RINCON – Caroline Ziegler has been in tears for weeks. But they’re happy tears, full of memories and love for the community she calls home.
Ziegler and her husband, Allen, started “Ye Olde Curiosity Shoppe,” later called Curiosity Shoppe Jewelers, in 1970.
“We were in Michigan, Allen and I, and we looked at ways that we could come home. This was home,” she said. The couple had been transferred numerous times with Allen’s job with a large corporation.
Allen did a little research at the courthouse, she said, looking to find out how many weddings were performed each month in the community.
“And so, we came home with this in mind, from Michigan. That’s how the idea formulated to offer bridal services to the community,” she said, adding that the original plan also included Allen joining her at their business venture after a year.
“Which never happened,” she said, laughing.
The shop originally opened in the garage of the Zieglers’ home, and later moved to its current location, 210 N. Columbia Avenue in Rincon. Forty-seven years later, with no one to take the reins, Ziegler will be closing the doors and retiring.
Doing so is bittersweet, she says.
“People have called and said, ‘You did my class ring, you did my graduation invitations, you helped my child go to the prom, and then you helped us get married.’ By the time they finished, I’m weeping in the middle of the store. It’s been an emotional ride,” she said.
Ziegler says the time has certainly flown by, and in the many years she’s been in business, she’s seen a lot, including construction, roads being widened and big box stores coming to town, which meant she had to regroup and rethink how she did business.
“I had to rethink my inventory quickly at that point,” she said. When the big box stores came to town, she added tuxedo rentals, as well as baby and bridal registers.
“They didn’t offer that,” she said.
Tuxedo rentals have, in particular, been an indicator of the changing times.
“We’ve seen it go from white bell bottom pants, all white suits, from ruffles with black on the edge of the ruffles, to blue coats with black trim, to now beige, and everything in between. Oh, my goodness,” she said, laughing.
Ziegler said she spent a lot of time back in the day scrubbing the red clay off those white bell bottoms when they were returned to the store.
“It seemed like nobody cleaned them,” she said. “I wanted those boys to look like my boys when they went to prom.”
Prom season has been very stressful for Ziegler over the years, but she has enjoyed it tremendously, saying that the two proms in the county each year is like “getting my daughter married every year, two times.”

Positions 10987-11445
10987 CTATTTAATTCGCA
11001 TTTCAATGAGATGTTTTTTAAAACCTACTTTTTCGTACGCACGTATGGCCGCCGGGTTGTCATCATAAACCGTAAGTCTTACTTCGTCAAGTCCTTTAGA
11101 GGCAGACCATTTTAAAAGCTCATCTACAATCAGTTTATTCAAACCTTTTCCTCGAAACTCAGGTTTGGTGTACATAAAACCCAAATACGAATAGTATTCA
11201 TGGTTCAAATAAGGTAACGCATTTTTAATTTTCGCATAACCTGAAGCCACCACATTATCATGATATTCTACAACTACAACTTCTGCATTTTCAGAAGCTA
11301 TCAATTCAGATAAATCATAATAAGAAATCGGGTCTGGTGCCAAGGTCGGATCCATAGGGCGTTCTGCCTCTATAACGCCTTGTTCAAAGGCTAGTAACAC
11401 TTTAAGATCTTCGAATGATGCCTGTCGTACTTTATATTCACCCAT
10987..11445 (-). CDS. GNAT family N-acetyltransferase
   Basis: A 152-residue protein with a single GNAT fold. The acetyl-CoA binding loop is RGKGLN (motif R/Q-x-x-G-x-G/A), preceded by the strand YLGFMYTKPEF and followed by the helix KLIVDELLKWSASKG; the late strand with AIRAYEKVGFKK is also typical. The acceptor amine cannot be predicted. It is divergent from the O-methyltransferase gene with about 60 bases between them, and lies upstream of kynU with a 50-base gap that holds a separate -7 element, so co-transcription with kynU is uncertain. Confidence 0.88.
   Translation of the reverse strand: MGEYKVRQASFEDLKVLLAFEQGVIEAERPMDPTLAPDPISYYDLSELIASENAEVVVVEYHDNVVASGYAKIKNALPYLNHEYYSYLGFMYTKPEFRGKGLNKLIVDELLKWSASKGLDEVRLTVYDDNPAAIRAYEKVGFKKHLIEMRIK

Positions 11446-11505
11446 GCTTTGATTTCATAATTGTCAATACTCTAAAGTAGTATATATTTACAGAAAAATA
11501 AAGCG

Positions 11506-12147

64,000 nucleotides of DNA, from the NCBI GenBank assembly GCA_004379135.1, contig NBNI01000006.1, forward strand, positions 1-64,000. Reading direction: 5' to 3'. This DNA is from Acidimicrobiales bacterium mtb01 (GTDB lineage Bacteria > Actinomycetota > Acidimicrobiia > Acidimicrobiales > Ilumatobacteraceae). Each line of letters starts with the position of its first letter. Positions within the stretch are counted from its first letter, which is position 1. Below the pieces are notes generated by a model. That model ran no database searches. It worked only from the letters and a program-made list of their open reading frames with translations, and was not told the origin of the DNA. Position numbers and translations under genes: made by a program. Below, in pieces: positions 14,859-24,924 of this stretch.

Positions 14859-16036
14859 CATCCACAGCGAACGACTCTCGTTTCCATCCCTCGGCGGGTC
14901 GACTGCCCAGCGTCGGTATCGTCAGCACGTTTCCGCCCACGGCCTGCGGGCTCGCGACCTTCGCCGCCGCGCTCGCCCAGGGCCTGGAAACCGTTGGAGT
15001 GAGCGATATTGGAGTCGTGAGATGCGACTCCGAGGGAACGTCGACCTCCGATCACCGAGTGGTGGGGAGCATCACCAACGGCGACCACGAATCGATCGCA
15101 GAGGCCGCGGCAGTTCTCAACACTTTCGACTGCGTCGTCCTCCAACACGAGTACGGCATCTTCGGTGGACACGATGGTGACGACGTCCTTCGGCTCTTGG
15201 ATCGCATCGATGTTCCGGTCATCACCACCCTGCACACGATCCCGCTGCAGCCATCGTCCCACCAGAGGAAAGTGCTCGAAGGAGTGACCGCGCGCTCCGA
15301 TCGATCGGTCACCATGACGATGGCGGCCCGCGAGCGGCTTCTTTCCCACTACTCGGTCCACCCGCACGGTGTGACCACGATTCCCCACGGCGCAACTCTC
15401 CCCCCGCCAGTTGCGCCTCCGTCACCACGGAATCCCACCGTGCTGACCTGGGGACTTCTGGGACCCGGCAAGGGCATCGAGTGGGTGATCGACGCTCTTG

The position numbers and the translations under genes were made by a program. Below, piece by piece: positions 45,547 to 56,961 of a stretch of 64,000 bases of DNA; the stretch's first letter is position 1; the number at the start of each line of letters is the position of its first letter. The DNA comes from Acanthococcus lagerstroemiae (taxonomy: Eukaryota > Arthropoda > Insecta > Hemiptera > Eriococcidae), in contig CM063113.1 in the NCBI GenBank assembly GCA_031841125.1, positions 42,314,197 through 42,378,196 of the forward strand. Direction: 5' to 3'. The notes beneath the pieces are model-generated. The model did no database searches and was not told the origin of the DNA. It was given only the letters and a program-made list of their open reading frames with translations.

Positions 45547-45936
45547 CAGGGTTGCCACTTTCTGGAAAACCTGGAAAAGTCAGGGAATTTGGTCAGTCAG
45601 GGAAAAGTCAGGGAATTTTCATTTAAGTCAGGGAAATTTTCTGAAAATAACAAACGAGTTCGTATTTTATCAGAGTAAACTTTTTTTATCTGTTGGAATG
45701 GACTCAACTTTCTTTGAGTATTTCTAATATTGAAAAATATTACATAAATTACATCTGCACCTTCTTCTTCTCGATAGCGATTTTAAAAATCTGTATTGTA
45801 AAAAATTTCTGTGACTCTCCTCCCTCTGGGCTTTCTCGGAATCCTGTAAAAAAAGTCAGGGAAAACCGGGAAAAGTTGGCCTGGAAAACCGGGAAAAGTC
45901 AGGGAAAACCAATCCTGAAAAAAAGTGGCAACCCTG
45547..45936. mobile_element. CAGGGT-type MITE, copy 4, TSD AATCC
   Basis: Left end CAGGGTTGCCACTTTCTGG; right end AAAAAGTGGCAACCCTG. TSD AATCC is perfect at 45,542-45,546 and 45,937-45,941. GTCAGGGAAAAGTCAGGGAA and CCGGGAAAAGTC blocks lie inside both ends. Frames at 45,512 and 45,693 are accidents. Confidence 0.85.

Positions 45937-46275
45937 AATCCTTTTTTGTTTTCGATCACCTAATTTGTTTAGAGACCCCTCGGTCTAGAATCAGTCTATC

“But I treated them like a grandma,” she said, smiling.
Since her husband’s passing five years ago, Ziegler said the running of the store has been more stressful, because she’s had to take on some of the “dirty work” her husband used to handle. She had hoped that one of her children or grandchildren would take over when she decided to retire.
“But the closer I got, the reality of how tied down they would be, and they have children in sports. I think the reality of how confining it is, did a check on it. Right up until the end, I kind of thought one of them would take over,” she said.
She recalled that she’s had a “long string of young people who have helped me through the years,” referring to the young ladies who have worked part-time in her shop. Some of those worked their way through college, and Ziegler said she thinks of some of them as daughters.
Ziegler said it will be with a heavy heart she will close the doors the final time, but she doesn’t have any “mammoth plans.”
“I’m going home,” she said, laughing. She plans to “clean out” her home, work in her yard, cook and enjoy her six grandchildren, who all live locally.
The store will be open a few more weeks, but no official final date has been announced.
Ziegler says it “wouldn’t be right if I didn’t thank the community, because I’ve shared with all of them their life experiences.” Wiping tears from her eyes, Ziegler said with a broken voice that she will take the kindness of the people and the friendships with her.
“It’s been a long ride and it’s been fun,” she said. “I appreciate their support throughout these 47 years. I wouldn’t have made it without the community. And the fact that I’ve shared so many of their special occasions. It’s been a blessing to me.”